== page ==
Friday, 6 February 2015

Go home.... ??





















Most office people work from 08:00 until 16:00, so NOW it is time to GO HOME and enjoy the weekend!
This is a building from the 1970´s. And what I call typical for that period.....
Best thing is probably that it is very central and easy to reach by public transport.

Are you working at the weekends?
Here we have a huge debate as to whether or not the shops should be open on Sundays.
Well, we have to "try" trust the politicians that we voted for, and wait to see if there will be changes or not.

7 comments:

Mo said...

Too many people are working too many hours for even less money than a few years ago. Not good

William Kendall said...

Here Sunday shopping was introduced in the 90s. I don't particularly think it's added to revenues. People spend the same, and workers have less of a chance for a breather if they're on call for working that day.

Halcyon said...

Here in Germany (or at least in Berlin), shops are open one Sunday a month. I think it's a good compromise. But the workday here is usually 9h00 - 18h00. I like 8h00 to 16h00 much better!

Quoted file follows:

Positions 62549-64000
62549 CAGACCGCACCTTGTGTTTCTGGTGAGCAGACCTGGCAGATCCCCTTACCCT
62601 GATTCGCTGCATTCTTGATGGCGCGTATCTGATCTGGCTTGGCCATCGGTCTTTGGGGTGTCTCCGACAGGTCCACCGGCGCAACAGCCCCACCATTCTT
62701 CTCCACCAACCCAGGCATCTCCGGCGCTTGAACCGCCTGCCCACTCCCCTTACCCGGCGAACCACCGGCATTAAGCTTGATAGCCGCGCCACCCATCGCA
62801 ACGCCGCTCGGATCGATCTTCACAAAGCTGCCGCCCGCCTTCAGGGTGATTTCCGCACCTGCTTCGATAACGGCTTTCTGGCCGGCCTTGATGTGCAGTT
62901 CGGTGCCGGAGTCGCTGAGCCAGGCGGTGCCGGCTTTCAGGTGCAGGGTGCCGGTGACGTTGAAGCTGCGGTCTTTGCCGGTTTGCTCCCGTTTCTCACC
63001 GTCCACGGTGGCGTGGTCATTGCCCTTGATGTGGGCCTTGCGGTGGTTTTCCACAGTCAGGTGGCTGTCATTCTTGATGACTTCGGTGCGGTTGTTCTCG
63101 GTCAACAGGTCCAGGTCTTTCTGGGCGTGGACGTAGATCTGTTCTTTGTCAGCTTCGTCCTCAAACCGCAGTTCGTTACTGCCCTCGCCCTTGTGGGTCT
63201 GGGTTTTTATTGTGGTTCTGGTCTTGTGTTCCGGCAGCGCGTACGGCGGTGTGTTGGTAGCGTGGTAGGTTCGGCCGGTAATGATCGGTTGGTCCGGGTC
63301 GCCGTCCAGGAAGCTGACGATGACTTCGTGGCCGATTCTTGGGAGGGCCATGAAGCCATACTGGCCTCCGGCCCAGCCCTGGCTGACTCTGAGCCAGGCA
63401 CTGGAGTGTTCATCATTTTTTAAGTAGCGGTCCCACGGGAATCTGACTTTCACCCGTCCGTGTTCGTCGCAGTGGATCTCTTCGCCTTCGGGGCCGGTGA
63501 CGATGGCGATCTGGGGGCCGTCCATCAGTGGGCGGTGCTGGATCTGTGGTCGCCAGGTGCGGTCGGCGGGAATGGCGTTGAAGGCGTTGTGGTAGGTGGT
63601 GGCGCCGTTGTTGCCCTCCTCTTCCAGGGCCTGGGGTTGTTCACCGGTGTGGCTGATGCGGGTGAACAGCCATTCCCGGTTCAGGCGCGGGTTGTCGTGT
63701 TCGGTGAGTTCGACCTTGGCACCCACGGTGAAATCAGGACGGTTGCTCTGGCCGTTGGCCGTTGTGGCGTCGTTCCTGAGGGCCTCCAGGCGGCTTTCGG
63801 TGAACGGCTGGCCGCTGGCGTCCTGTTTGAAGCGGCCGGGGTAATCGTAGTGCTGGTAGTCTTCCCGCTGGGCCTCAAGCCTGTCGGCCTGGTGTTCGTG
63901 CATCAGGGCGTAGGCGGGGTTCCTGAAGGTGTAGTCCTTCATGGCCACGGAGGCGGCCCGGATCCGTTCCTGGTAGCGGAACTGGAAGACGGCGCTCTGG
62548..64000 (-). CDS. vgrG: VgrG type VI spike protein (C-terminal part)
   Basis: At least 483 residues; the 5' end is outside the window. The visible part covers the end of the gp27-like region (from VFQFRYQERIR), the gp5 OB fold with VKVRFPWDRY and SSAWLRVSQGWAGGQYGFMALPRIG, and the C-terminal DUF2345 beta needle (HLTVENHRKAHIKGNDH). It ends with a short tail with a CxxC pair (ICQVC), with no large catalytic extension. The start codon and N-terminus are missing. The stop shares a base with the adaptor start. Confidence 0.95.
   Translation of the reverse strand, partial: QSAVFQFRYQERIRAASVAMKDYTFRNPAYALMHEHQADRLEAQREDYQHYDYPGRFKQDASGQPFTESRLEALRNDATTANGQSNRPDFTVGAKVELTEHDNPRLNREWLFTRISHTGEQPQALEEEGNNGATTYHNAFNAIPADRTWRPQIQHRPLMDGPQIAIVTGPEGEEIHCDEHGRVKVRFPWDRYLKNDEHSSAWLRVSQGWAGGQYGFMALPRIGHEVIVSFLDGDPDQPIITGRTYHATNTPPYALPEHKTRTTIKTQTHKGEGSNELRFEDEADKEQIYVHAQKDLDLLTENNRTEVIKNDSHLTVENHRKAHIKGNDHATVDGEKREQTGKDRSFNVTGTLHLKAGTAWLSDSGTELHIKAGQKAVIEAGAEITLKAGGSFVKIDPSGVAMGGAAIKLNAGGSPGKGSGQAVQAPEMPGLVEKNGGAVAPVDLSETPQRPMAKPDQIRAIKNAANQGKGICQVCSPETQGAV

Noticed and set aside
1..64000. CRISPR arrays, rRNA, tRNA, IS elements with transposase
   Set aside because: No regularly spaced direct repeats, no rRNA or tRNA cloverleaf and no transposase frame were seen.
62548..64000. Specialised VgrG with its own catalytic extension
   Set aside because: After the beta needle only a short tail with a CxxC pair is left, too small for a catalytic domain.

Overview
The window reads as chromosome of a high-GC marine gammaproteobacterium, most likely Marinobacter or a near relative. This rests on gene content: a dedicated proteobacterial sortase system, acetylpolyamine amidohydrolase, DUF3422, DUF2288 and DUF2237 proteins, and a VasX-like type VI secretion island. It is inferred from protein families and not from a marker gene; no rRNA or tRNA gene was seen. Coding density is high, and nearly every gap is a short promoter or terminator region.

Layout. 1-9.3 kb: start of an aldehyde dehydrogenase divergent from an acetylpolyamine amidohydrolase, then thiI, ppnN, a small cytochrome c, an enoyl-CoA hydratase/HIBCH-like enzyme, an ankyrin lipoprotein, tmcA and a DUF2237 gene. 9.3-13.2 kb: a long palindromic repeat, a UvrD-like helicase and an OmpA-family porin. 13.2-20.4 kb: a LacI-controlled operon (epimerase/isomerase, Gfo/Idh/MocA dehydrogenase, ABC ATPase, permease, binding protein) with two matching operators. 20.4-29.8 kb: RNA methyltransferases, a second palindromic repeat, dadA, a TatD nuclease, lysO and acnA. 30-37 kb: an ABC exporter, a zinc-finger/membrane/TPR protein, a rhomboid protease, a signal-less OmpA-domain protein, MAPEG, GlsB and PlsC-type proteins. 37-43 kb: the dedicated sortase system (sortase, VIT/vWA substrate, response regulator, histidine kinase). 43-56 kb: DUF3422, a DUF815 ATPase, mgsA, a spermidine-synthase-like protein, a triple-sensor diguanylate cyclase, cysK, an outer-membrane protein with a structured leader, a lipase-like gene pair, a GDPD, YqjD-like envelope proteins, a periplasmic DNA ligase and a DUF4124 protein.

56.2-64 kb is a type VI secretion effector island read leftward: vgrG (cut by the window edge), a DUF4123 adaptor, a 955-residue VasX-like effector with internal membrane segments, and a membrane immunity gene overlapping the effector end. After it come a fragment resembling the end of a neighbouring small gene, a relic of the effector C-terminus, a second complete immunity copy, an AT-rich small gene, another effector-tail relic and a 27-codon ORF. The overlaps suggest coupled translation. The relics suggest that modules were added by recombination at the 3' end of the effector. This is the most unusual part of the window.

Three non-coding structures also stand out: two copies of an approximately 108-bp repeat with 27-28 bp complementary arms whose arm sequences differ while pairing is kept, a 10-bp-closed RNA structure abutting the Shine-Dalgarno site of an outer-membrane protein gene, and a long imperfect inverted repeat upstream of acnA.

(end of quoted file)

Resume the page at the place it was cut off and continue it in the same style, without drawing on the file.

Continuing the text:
laura.forestdreams:) said...

i work just monday to friday, but here, all stores are open on sundays. usually the people who work weekends, have days off during the week.

VP said...

I usually work Monday to Friday. Here most of the shops are open on Saturdays and a few also on Sundays.

PerthDailyPhoto said...

Most shops here are open on a Sunday.. but for myself I prefer not to go shopping on a Sunday, not for religious reasons but just because it then becomes just like any other day oui..

Jamie Martin said...

If I had any influence on Norway, I'd say, "Do not change your laws to allow stores to be open on Sunday!". I remember the days here in Washington State when everything was closed on Sunday. It was inevitably a peaceful day, with church in the morning and a nice afternoon lunch/dinner. After the law changed, Sunday became like every other day: a day of commerce. It forces workers to forgo the traditional weekend which means that often during holidays or special family functions they are required to work and miss their special events. Write to your Norwegian politicians and tell them to vote, "No!". Once this law is passed you'll never reverse it. Inevitably, politicians who support the change do so because they are being influenced by business lobbyists.